“I used to get so angry,” she says. “Whenever I met someone that would be all they wanted to talk about. I’m glad it’s not all about that anymore.”

She’s still looking for justice, make no mistake. But that search now includes justice for others as well — a summer internship with the Wounded Warrior project introduced her to some of the only people on the planet who might understand what she’s gone through: soldiers who lost their limbs under a different type of fire. They found common ground in trauma and loss.

“Now,” she says, “I come into this profession and I get a whole new level of respect. Without a law degree, you’re almost like a second-class citizen. Everyone at some point needs a lawyer.”

She laughs.

“Now, a lot of the places I go, the only people I know are doing the catering.”

It took her 10 years to graduate UNCG with an English degree. She worked in Greensboro restaurants the whole time and her résumé reads like a dining guide from the turn of the century: Tijuana Fats, the Melting Pot, George K’s, Liberty Oak, Southern Lights, Lox Stock & Bagel, the Revival Grill, 223 South Elm.

“I think being a lawyer is really the service industry on steroids,” she says. “It’s a service industry, the law. You get paid a lot more, but it’s the same thing.”

The job skills, she says, apply too.

“The typical things,” she says. “Multitasking, expediency. I know how to deal with people and I’m not intimidated by strangers. I used to tell people, ‘Always be friends with the dishwashers and kitchen guys.’ I never really worried about management so much, but — for lack of a better word — the little people, they’re the ones who grind, the ones that make the restaurant run.

“I foresee myself becoming friends with the bailiffs and clerks,” she adds.

But the bar exam is still a few weeks away — the end of June — and now she’s really got to go study.


After the Elon graduation, Deb’s people gather at Scrambled on Spring Garden Street for a private celebration. Everyone is here, from the nurses and doctors that tended to her in the burn unit to her brother, sister and parents.

The Rev. Pat Cronin, her family’s pastor at Friendly Avenue Baptist Church, leads the room in prayer before everyone starts to eat.

He’s been there for Deb and her family the whole time, too.

“I call Deb ‘one of God’s trophies,’” he says. “It’s resurrection. Rebirth. Whatever metaphor you got, I’m with ya.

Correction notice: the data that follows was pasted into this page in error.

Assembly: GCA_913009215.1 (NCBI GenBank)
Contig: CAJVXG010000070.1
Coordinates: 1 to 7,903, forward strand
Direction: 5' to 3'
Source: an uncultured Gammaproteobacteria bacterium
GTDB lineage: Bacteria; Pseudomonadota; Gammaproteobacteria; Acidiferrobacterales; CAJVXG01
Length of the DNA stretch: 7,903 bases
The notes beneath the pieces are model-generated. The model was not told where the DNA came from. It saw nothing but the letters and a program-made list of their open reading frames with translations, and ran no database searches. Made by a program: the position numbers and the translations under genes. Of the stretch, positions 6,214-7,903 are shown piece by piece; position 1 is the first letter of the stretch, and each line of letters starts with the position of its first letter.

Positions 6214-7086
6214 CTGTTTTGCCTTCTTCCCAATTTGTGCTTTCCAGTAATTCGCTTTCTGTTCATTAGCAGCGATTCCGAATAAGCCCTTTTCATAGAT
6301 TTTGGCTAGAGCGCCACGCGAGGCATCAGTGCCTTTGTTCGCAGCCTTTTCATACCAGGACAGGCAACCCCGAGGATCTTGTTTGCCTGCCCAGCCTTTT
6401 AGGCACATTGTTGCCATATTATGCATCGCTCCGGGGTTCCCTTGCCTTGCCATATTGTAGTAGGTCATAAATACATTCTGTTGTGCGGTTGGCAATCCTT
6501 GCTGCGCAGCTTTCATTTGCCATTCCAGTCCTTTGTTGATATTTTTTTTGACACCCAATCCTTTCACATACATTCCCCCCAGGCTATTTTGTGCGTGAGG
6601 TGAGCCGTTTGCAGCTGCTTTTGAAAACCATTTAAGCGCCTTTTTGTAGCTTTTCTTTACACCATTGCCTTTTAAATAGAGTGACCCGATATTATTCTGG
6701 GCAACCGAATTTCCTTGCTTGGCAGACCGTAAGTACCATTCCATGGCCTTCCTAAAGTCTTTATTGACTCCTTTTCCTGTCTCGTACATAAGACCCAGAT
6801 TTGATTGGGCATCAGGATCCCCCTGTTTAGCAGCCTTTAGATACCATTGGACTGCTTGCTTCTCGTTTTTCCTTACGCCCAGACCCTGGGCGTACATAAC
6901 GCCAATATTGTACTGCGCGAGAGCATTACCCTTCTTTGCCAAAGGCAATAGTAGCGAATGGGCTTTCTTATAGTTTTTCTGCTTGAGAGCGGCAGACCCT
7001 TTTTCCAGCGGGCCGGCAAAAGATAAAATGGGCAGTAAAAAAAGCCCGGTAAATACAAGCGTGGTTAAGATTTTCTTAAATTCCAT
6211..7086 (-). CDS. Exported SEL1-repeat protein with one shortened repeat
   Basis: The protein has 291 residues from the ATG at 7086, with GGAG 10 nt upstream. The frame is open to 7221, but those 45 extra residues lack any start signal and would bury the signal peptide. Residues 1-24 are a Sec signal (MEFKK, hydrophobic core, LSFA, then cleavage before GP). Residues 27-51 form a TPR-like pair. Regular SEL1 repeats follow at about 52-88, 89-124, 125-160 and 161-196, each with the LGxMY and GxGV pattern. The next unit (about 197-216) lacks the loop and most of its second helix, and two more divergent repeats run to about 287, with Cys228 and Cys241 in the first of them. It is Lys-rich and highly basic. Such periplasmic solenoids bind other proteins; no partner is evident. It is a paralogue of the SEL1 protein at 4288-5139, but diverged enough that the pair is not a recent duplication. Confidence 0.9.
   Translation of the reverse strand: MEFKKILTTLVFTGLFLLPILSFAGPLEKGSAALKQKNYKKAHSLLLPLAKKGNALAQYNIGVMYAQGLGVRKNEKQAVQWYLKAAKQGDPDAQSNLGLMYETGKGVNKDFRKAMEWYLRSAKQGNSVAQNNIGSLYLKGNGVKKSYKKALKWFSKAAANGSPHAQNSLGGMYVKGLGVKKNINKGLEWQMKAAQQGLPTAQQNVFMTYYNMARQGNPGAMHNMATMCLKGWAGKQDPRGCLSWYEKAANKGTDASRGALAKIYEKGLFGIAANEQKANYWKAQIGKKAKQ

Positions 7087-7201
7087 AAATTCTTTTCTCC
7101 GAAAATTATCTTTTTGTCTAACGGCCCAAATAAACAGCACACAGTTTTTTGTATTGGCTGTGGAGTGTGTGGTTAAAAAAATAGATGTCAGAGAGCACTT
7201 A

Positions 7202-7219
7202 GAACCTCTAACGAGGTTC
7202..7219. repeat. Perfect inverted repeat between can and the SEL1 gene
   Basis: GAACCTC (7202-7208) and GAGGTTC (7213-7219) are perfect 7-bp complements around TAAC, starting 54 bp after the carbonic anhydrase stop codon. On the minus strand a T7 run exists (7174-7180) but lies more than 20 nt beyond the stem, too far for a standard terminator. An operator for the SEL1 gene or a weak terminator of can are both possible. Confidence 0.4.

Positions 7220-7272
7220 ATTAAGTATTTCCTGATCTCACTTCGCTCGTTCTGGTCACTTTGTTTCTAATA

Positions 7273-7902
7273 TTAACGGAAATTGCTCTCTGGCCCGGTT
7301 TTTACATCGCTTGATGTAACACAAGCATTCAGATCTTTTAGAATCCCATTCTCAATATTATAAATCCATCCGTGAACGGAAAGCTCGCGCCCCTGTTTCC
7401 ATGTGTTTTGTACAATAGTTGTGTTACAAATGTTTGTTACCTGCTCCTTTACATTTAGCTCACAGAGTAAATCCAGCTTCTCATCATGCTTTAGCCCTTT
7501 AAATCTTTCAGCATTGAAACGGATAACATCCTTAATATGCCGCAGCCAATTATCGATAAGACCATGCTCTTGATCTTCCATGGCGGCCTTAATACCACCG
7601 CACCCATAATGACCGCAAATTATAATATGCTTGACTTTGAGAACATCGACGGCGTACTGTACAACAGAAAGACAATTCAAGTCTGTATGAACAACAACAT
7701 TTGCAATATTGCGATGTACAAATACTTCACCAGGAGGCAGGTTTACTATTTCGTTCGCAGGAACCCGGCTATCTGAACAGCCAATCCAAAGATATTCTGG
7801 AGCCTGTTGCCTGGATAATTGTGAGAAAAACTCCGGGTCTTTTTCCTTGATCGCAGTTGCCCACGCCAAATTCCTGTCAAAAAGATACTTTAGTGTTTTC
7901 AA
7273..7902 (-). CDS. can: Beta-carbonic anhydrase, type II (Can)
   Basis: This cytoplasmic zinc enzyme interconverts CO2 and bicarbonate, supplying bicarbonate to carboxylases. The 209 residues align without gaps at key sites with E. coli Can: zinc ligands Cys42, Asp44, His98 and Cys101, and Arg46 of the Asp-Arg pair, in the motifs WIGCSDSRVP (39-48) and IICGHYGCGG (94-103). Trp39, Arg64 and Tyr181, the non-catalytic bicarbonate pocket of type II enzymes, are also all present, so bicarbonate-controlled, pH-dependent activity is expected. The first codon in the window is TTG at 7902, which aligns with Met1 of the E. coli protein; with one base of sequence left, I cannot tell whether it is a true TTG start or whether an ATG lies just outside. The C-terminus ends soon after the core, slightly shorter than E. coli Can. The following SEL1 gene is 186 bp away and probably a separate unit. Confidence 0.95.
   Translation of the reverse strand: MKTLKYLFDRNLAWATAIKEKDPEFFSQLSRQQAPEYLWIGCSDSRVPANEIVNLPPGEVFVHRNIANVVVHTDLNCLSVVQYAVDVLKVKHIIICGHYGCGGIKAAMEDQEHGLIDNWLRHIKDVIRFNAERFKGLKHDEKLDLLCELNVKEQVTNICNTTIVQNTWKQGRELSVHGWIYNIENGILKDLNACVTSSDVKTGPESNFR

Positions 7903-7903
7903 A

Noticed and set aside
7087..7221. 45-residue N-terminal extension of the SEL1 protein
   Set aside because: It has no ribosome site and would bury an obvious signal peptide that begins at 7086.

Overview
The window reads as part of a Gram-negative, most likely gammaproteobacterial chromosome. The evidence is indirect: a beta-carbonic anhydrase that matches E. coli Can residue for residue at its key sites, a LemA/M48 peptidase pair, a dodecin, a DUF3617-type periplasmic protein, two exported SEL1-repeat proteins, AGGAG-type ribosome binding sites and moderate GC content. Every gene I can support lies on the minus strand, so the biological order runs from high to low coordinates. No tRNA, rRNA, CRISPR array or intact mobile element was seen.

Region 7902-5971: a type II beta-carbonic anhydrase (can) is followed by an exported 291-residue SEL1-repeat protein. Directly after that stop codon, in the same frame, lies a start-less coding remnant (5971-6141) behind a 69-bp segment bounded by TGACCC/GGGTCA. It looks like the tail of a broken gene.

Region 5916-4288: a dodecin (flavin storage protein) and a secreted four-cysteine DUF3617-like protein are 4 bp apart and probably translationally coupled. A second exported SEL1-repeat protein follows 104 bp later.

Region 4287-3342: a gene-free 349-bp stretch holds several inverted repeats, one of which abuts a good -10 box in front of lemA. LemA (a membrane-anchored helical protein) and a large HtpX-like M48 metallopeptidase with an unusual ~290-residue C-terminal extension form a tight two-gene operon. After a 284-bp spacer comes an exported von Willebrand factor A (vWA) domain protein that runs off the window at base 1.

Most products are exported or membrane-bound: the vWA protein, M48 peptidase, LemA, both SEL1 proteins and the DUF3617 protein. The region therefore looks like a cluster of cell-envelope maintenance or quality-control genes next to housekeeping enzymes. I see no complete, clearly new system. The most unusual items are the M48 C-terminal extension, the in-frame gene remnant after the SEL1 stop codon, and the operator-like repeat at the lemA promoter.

“She lived,” he adds. “And she’s celebrating life instead of living in the past.”

“These doors keep opening,” she says, “and I keep going through them.” “These doors keep opening,” she says, “and I keep going through them.”

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She wears a two-piece dress, fuchsia, with a full, flowing skirt and a V-neck, sleeveless top that shows the scar tissue on her arms and shoulders, yes, but also the thick muscle rippling beneath hard, ropy triceps and thick deltoids, forged by years of pulling herself along.

There’s a bluegrass band playing in the corner with happy, celebratory chatter beneath it. Deb takes a table in front of the band and people pay their respects. Before too long, her father Chuck climbs a chair and commands attention at the center of the room.

It’s his second speech of the night, but he’s still got plenty of material and people to thank. After a point, Deb interrupts from the corner of the room.

“Who is this really about, Dad?”

Everyone laughs, and he just keeps on going.

But it’s okay. One night not too long ago, as his daughter lay covered in burns and barely alive, Chuck Moy thought that nothing in his world would ever be right again.

But that was in the beginning.

Deb Moy, who was supposed to be dead on Sept. 13, 2008, is very much alive. She not only survived the beating, the fire, the surgeries and the indignity of injustice, she has been victorious over them.

And while she was, for a time, defined by the thing that happened to her, in many ways her story is just beginning.

“You always want closure,” the Rev. Cronin says. “I don’t know if I like that word, ‘closure.’ Journey. Journey is better.”